Robust demand from emerging economies such as China and India could drive global natural gas production and use to unprecedented levels, says the International Energy Agency (IEA).
The Paris-based organisation believes that China’s ambitious policies for natural gas use, coupled with demand from India and the Middle East as well as plentiful supplies could lead to natural gas use rising by more than 50 per cent from 2010 levels.
Uncertainty over nuclear energy policy in the wake of the Fukushima nuclear energy incident is also a factor, says the IEA, which has reduced its outlook for nuclear power capacity additions since it published its World Energy Outlook last year. The power generation sector will be a key driver of natural gas demand.
“On a global scale, energy policy favours natural gas, and there is uncertainty from the renewed debate on nuclear energy,” commented IEA Executive Director Nobuo Tanaka, who also said that he expects to see investment delays and early plant retirements in the nuclear sector.
In its analysis of a new ‘Golden Age of Gas’ scenario, the IEA shows that natural gas could emerge as the second-largest fuel source after oil in world energy demand by 2035. Gas would largely be the fuel of choice because it is seen as being a clean energy source as well as low prices.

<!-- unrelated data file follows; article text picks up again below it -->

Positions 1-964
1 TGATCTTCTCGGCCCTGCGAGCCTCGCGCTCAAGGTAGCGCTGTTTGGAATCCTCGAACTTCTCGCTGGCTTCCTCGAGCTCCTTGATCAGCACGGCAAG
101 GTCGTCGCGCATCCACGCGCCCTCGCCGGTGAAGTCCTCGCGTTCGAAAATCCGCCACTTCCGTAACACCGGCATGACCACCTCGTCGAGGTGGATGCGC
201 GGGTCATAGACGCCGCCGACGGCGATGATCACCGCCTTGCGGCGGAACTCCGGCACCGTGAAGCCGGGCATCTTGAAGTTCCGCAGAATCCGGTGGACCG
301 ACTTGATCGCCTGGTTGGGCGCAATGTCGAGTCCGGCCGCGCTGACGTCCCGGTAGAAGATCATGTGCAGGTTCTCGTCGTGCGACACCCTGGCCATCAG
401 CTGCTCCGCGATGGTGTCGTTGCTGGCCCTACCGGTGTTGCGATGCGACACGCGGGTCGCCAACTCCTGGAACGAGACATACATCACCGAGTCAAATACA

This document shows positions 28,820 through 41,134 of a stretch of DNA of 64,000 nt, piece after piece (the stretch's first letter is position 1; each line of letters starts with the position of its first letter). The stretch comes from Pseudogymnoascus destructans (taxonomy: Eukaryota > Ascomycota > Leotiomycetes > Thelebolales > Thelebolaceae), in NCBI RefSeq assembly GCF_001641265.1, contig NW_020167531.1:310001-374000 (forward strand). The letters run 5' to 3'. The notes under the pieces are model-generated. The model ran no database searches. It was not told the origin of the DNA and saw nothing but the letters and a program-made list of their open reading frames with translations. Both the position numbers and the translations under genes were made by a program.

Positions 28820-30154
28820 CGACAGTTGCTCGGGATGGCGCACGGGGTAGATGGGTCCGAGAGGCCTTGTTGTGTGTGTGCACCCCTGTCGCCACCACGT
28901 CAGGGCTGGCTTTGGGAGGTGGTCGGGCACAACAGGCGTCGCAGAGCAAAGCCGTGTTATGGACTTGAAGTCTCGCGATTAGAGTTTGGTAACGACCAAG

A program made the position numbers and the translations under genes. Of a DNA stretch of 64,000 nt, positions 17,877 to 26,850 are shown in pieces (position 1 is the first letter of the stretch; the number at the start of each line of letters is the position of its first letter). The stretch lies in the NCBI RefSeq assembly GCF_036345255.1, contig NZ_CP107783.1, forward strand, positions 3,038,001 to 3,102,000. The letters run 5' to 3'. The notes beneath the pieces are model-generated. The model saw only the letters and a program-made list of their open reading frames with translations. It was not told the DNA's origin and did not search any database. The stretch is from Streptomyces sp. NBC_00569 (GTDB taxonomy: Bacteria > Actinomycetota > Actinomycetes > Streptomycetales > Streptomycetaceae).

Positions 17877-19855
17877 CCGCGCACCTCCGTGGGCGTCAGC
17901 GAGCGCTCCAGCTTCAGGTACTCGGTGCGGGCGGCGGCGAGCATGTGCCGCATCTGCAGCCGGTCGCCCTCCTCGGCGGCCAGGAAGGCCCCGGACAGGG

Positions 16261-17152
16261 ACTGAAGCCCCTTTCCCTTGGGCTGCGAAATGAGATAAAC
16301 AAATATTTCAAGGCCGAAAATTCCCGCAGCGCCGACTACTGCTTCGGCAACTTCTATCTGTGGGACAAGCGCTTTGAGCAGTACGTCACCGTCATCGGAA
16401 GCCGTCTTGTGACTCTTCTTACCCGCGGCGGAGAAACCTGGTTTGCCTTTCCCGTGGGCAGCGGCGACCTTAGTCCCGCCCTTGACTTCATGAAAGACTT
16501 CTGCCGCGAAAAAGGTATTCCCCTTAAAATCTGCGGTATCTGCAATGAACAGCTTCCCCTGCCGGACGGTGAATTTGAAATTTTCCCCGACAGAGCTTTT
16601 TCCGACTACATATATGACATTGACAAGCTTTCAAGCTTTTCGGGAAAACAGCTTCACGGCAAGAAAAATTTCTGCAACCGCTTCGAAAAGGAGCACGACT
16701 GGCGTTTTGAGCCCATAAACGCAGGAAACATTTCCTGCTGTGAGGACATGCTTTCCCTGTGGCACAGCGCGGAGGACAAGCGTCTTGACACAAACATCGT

Natural gas supplies would be able to keep pace with demand because of the widespread development of unconventional gas resources such as shale gas, says the IEA. Natural gas would gain market share by displacing coal as well as nuclear power and renewable energy in the overall energy mix.
Renewable energy support scheme could “fall on tough times” if natural gas prices remain low for a prolonged period, said IEA Chief Economist Fatih Birol.
Coal demand would see the biggest change in China, where the government’s desire to increase the use of natural gas is driven by a need to overcome air pollution. China currently uses around 100 billion cubic metres (bcm) per year of natural gas, and this would rise to just over 500 bcm/year in 2035 under the IEA’s Golden Age scenario.
In its analysis the IEA warns that while natural gas is a relatively clean fuel, a significant increase in its use may have a harmful impact on efforts to overcome global warming. “An expansion of gas use is no panacea for climate change,” said Tanaka.
The IEA says that under its Golden Age scenario, a quarter of gas production in 2035 will be from unconventional sources, and it has expressed concerns over the environmental impacts of shale gas extraction methods such as fracking.
“Fracking is creating problems,” commented Birol. “You need large volumes of water to fracture the rocks. You also need chemicals … and this creates problems. The evidence is there.”